The Bart Starr Endorsement Letter for Jerry Kramer

Bart's QB sneak behind Jerry

Back in October, I wrote an article in which Bart Starr, Jr. responded to a perception that his father did not endorse Jerry Kramer’s enshrinement into the Pro Football Hall of Fame.

That viewpoint was out there because of some comments made by Peter King of Sports Illustrated. In fact, this is what King wrote in his MMQB mailbag chat with one of his readers, just a couple of weeks before Kramer was nominated as a senior candidate by the Seniors Selection Committee of the Pro Football Hall of Fame on August 23:

Finally, a few years ago, I asked Bart Starr if there was anyone else he thought had been forgotten unjustly in the Hall process, and he said left tackle Bob Skoronski. He was effusive in his praise of Skoronski. I asked him if he wanted to mention anyone else, and he said no. Did he forget Kramer? I suppose it’s possible. But I gave him his chance, and he didn’t mention Kramer.

This was not the first time King has brought up the conversation he had with Starr either.

When I mentioned that to Bart Jr., he thought that his dad’s comment to King was misinterpreted.

Starr may have mentioned Bob Skoronski, because he felt that No. 76 was one of the unsung teammates of his who he felt deserved a place in the Pro Football Hall of Fame.

In terms of Kramer, Starr had always felt that No. 64 deserved a place in Canton and should have been inducted decades ago, when Starr and many of his teammates were inducted.

Bart Jr. also mentioned that his father had been suffering from some memory loss and dementia issues around the time of this interview with King, which also may explain his response.

Starr was inducted into the Pro Football Hall of Fame in 1977, along with teammate Forrest Gregg. Many of his Green Bay teammates followed over the next decade. Players like Ray Nitschke, Herb Adderley, Willie Davis, Jim Ringo and Paul Hornung.

That was the period in which Starr felt Kramer should have been inducted.

Starr was enshrined because of his great career in Green Bay, as he led the team to five NFL titles in seven years, which included the first two Super Bowls. Starr was the MVP in both Super Bowl I and Super Bowl II.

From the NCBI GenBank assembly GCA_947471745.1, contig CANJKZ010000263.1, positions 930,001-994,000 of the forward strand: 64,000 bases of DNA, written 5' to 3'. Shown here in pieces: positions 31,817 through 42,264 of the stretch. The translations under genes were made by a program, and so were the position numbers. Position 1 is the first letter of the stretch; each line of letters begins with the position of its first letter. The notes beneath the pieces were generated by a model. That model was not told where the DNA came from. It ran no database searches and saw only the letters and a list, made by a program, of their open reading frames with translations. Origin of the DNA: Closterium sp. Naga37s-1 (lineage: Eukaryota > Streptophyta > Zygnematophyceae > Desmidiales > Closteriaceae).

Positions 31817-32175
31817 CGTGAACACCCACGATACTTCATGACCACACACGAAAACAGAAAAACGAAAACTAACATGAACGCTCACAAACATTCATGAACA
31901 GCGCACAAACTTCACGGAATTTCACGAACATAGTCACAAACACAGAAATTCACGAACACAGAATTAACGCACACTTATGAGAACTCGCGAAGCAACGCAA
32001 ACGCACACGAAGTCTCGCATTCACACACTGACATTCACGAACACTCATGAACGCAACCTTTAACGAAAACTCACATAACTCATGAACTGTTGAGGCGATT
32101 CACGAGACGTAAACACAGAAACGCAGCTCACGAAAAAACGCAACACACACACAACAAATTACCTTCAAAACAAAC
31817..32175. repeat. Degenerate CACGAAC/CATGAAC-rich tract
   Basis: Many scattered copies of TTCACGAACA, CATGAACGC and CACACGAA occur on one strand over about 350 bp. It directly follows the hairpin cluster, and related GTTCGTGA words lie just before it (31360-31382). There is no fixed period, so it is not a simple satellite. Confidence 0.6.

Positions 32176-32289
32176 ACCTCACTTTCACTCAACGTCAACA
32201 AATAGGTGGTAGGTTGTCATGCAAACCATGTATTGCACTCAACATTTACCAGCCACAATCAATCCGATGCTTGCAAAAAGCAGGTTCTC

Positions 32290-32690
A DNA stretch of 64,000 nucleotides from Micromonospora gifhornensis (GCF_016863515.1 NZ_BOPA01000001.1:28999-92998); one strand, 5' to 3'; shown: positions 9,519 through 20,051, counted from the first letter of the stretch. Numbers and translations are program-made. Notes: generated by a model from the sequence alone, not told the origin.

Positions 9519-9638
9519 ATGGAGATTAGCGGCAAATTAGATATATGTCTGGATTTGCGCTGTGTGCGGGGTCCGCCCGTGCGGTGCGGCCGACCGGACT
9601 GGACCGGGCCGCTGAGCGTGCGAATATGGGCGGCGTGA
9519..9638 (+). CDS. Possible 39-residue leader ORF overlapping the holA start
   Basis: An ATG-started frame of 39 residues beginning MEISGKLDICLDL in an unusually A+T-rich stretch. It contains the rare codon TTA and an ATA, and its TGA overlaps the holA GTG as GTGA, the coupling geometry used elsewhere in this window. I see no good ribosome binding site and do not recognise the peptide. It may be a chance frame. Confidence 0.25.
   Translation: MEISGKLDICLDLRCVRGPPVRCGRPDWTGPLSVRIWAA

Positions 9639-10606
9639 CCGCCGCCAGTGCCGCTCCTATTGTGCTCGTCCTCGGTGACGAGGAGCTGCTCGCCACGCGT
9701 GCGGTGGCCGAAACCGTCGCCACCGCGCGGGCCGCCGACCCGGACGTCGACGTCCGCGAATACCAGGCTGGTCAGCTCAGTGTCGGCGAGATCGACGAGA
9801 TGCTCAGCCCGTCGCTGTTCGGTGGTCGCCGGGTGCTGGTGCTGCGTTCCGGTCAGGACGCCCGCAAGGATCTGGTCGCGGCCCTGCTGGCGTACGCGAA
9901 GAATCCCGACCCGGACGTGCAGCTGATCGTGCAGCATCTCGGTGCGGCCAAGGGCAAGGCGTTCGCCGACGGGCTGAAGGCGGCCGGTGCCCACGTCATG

As a matter of fact, Starr is the highest-rated quarterback in NFL postseason history with a 104.8 mark. Starr led the Packers to a 9-1 record in ten games. Starr threw 15 touchdown passes versus just three picks for 1,753 yards in those 10 games.

Starr’s most famous play in the postseason involved Kramer. It was his legendary quarterback sneak in the closing seconds of the 1967 NFL Championship Game (better known as the “Ice Bowl”) versus the Dallas Cowboys at Lambeau Field.

That game was played under arctic conditions that day, as the game-time temperature was 13 degrees below zero. If you added in the wind, it was bone-chillingly cold, as there was a minus-48-degree windchill for the game. But when it counted most, with 16 seconds to go and no timeouts, Starr followed a classic block by Kramer on Jethro Pugh of the Cowboys, as he shuffled happily into the end zone, scoring the winning touchdown in the 21-17 epic win.

Back to my discussion with Bart Jr. now. A day after our conversation in October, he sent me a text which spoke to King’s comments about his father.

Hi Bob- Peter may be pleased to know that today we mailed a letter to the Hall of Fame on behalf of Jerry. Dad’s endorsement could not have been stronger or more sincere. Our entire family has been among Jerry’s greatest admirers for more than 50 years, and we look forward to celebrating with the Kramer family in Canton.

Thank you and very best wishes,

Bart Starr, Jr.

Since that letter was sent, I have received a copy of the note. Here is that heart-felt letter from Cherry Starr writing on behalf of her husband Bart.

Bart Starr letter to PFHOF

With this letter, Starr joins peers who currently have a bust in Canton like Paul Hornung, Willie Davis, Merlin Olsen, Frank Gifford, Bob Lilly, Doug Atkins, Alan Page, Bob St. Claire, Joe Schmidt, Gino Marchetti, John Mackey, Raymond Berry, Mel Renfro, Mike Ditka, Chris Hanburger, Jim Otto, Tom Mack, Dave Wilcox, Lem Barney, Chuck Bednarik and Tommy McDonald, as those who have all written notes on behalf of Kramer for his rightful induction into the hallowed halls of the best of the best in Canton.

On February 3 (the day before Super Bowl LII), the 48-person selection committee will vote on the Class of 2018 for the Pro Football Hall of Fame. Later that day after the voting has been finalized, this is what I envision will happen:

Kramer will get a knock on his Minneapolis hotel door by David Baker, the President and Executive Director for the Pro Football Hall of Fame.

After Kramer opens the door, this is what he will hear from Baker, “Jerry, it is my great pleasure to tell you that you will be going into the Pro Football Hall of Fame as one of the greatest players, coaches and contributors to ever play this game.”

The Bart Starr Endorsement of Jerry Kramer for the Pro Football Hall of Fame

Bart and Jerry